Choose to load RomDB, the database that categorises games for MythGame. This will take a while as the database is rather large.

After that's done, it asks for a password for mythtv in realm MythTV (for MythWeb access).

Finally, it asks if you wish to donate spare CPU cycles to Folding@Home. As much as this is a worthy cause, the fan that comes with the Intel heat sinks are not known for their quietness, so in the interest of keeping the fan speed to a minimum, I an opting to minimise CPU processing. Say No.

Now reboot the system to reenable the onboard audio. Go to KnoppMyth, Reboot. Hit Del to enter the BIOS setup.
Advanced -> Onboard Devices Configuration -> HD Audio Controller -> Enabled
Restore the boot order to place the CD drive last. Save and exit.

The system should now boot to a (more or less) fully functional MythTV system.

Video driver

Now, we want to compile the video driver so we can use a higher resolution.
% tar -xvf Intel-3.4.3006-20051209.i386.tar\[1\]


Well, that's where my document left off. I don't remember right now if I ran into any problems with the video driver, but if I did, it was much easier to solve than the problems with the audio driver.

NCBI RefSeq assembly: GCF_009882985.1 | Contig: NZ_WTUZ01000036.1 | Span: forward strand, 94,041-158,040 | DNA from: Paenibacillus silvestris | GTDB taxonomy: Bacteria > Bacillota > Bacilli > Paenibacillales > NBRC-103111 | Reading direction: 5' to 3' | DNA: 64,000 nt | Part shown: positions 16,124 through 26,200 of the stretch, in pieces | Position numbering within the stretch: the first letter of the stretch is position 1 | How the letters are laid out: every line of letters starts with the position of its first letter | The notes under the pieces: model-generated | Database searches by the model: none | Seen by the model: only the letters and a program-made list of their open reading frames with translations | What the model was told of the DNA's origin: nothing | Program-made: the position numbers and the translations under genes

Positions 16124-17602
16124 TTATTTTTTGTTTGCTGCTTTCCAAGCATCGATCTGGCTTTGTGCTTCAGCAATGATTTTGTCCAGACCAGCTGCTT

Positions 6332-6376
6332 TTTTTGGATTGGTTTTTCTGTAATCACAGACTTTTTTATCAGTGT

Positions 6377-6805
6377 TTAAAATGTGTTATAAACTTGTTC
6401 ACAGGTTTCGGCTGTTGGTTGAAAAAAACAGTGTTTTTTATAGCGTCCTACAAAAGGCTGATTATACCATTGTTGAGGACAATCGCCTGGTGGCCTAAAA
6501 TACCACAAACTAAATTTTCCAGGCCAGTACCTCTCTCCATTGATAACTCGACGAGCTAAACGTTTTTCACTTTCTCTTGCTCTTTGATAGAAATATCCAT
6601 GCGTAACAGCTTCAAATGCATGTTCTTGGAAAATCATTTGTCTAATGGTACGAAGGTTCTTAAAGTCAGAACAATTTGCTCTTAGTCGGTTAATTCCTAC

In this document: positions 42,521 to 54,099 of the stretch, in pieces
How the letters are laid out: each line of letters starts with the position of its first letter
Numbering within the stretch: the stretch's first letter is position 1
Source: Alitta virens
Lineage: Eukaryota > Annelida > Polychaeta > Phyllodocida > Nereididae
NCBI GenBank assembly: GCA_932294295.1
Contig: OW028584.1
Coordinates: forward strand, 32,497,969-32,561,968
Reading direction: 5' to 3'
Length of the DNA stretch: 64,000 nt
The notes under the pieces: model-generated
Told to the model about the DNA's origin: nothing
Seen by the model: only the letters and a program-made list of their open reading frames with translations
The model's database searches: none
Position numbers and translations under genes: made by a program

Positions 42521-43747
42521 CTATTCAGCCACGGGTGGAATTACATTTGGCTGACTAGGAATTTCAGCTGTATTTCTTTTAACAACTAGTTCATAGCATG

I did get my hands on a Sharp Aquos LCD to test out HD output, but could not get 1080p working. I think the best I managed was maybe 1600x1200 which the TV scaled.

Here is the Device section from my /etc/X11/xorg.conf in case it's useful:
Section "Device"
        Identifier      "Generic Video Card"
        Driver          "i810"

To do

Although the system works, there are a few things that would make it better:

1. The program guide does not work while watching TV. This appears to be a bug in mythtv ( This is not a big deal for me though because I don't expect to watch much live TV through the mythtv box.

2. Add DVD drive.

3. Smaller, more stylish case.

4. Add another tuner card.

5. Add dvi/hdmi output.

6. Figure out 1080p.